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Sunday, 6 April 2014

Collage Portraits

Some nights I have trouble sleeping.  I lay awake, staring at the ceiling.  A few months ago, I experienced one of these nights.  I couldn't sleep, so I decided to tidy and organize my craft supplies.  I found an old box of overhead transparencies.  My school has transferred over to document cameras, rendering the transparency paper pretty useless, so I thought about what I could do with stacks of clear paper. 

I used a bunch a few weeks before to make protractors and other math manipulatives for my class, but I still had several dozen.  Then I remembered an art project I had seen years before while I was student teaching: Collage Portraits.

I had nothing else to do at 1:30 in the morning, so I decided to create.  This is what I came up with:

Here's how I did it:

Step 1: Find a picture to use a template.  I don't have any artistic talent for drawing faces.  I can muster a pretty good cartoon stick man, but that's about it.  I found a magazine ad and traced the face onto the overhead paper.

 Step 2: Find and collage your backing colours.  I looked through the magazine and cut out different pieces of pictures that matched the colours I wanted.  As I put them together, I used the overhead sheet as guide for placement.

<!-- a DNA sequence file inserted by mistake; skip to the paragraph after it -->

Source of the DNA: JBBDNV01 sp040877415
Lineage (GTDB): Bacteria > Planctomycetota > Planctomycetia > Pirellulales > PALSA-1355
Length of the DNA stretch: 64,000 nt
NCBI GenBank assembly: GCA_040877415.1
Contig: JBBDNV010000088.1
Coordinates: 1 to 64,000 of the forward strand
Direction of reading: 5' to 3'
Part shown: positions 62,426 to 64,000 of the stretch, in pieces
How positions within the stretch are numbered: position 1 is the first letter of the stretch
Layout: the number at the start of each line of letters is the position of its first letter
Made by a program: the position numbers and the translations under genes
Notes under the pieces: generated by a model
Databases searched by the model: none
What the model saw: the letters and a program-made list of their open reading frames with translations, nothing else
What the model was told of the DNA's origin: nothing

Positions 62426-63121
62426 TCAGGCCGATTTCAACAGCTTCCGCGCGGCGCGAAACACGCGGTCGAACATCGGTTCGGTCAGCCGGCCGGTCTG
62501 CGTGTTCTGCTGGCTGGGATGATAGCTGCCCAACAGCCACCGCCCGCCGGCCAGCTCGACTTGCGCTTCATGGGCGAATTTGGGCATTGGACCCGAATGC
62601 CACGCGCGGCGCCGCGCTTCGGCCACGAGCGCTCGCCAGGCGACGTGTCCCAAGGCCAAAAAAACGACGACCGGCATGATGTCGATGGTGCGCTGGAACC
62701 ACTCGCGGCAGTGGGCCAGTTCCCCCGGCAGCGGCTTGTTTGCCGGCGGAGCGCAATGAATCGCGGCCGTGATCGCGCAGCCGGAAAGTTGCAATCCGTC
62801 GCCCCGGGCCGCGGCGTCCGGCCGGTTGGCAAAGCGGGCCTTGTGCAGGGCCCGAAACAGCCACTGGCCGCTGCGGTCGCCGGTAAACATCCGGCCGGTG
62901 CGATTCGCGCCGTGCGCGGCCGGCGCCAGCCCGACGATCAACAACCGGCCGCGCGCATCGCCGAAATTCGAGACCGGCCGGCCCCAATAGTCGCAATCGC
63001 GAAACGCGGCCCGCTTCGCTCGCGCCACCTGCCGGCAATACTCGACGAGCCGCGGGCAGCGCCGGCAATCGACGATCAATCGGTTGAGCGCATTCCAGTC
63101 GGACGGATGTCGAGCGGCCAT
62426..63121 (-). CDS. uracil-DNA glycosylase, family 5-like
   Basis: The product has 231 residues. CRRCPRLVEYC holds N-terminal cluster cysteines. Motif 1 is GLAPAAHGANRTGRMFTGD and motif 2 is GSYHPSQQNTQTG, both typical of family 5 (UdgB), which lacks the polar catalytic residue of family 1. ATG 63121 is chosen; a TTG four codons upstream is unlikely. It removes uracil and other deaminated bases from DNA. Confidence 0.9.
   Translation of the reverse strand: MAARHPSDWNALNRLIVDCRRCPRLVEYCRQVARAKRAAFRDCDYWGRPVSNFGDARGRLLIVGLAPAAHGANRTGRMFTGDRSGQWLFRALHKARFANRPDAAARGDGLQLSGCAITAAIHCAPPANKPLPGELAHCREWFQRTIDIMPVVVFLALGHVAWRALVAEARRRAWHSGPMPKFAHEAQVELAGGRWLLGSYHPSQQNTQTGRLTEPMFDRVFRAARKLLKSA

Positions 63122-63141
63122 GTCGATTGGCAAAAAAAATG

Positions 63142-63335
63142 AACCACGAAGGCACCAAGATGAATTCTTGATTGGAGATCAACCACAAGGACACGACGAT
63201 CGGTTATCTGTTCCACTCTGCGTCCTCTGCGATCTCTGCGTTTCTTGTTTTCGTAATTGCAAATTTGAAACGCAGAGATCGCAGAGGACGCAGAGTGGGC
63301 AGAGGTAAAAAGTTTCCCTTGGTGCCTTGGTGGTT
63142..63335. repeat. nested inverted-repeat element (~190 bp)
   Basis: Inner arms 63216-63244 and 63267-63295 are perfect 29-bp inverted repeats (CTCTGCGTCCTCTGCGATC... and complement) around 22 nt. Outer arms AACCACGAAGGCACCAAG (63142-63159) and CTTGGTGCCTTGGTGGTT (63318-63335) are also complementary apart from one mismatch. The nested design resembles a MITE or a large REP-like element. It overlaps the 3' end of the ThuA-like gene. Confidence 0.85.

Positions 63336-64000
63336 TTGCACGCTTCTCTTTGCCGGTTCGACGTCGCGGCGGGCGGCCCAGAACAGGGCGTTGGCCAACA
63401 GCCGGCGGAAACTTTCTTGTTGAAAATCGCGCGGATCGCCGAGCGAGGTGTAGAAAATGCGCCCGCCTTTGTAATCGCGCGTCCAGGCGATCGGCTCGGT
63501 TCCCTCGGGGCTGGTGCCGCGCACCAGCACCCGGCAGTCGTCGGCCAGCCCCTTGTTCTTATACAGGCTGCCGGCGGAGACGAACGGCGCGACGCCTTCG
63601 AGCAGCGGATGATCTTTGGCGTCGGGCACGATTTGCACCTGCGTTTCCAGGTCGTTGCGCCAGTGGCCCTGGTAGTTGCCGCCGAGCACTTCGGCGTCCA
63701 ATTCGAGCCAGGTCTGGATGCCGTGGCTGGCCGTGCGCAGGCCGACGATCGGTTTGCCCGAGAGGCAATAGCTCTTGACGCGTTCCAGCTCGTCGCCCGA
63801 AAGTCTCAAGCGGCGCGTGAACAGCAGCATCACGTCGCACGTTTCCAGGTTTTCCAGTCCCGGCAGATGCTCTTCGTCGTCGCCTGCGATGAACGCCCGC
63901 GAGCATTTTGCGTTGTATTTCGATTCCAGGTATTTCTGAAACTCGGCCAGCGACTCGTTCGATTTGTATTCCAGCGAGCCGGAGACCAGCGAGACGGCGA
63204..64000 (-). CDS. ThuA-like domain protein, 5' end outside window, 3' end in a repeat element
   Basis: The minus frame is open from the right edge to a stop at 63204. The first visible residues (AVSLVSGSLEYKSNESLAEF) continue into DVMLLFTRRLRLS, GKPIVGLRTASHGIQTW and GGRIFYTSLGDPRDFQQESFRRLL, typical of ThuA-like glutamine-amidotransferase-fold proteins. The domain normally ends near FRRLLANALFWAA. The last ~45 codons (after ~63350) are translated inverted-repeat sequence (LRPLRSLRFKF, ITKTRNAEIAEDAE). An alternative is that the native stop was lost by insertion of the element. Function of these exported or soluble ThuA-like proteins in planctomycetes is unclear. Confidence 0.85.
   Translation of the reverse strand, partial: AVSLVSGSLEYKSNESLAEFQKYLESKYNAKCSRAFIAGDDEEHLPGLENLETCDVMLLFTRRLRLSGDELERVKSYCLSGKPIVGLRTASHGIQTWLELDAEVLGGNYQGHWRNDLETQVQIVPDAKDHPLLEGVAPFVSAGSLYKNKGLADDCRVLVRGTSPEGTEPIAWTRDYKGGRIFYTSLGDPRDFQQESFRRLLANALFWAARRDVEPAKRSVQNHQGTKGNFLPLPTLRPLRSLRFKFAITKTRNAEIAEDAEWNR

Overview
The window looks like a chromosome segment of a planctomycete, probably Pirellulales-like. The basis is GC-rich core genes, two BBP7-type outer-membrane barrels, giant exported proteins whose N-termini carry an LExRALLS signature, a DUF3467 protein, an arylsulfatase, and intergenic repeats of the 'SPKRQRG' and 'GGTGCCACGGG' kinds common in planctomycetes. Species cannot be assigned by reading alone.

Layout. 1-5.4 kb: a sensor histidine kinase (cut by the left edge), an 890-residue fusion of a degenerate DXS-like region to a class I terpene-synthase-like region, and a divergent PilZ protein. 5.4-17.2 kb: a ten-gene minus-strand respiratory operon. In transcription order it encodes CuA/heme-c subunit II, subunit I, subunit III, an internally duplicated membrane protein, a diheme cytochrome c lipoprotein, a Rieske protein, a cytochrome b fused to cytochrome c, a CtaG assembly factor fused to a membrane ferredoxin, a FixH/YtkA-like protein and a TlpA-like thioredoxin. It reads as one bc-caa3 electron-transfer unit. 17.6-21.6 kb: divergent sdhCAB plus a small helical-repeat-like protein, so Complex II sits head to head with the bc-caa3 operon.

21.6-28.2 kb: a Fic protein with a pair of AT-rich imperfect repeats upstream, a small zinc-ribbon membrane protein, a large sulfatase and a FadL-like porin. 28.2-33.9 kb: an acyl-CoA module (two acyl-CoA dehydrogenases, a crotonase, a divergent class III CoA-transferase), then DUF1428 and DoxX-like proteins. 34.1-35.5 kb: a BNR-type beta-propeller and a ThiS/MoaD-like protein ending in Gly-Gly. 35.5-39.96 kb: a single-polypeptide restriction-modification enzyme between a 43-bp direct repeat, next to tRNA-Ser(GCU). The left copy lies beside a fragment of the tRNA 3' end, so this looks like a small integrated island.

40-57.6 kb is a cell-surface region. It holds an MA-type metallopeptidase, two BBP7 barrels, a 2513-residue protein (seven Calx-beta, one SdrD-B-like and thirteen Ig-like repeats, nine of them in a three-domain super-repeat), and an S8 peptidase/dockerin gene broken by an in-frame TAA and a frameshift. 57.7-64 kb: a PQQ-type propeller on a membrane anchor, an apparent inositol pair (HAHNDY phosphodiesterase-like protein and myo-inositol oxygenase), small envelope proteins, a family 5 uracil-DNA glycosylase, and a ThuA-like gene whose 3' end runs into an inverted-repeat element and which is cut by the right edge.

Step 3: Putting it all together.  When I had the cut outs in the right spots, I put the overhead sheet (with the outline of the face) on top, and glued it down on the edges.

Step 4: Finish it off.  I decided to make a frame out of a different colour to finish it off.  I glued the frame down, and it was complete.

After this one was finished, It was around 2:15 in the morning, and I was still wide awake, so I made a second one, using the same steps.

I was pleased with how they turned out.  I'm not teaching art this year, but the next time I do, I'm definitely going to use this activity with my kids.  It's a mixed media collage project that doesn't require a lot of artistic ability, so the students who say "I can't draw, I'm bad at art" will be able to achieve success.  This could be done using photos of their own faces for self-portraits, and more artistically inclined students could draw any face, without the use of a template photo.

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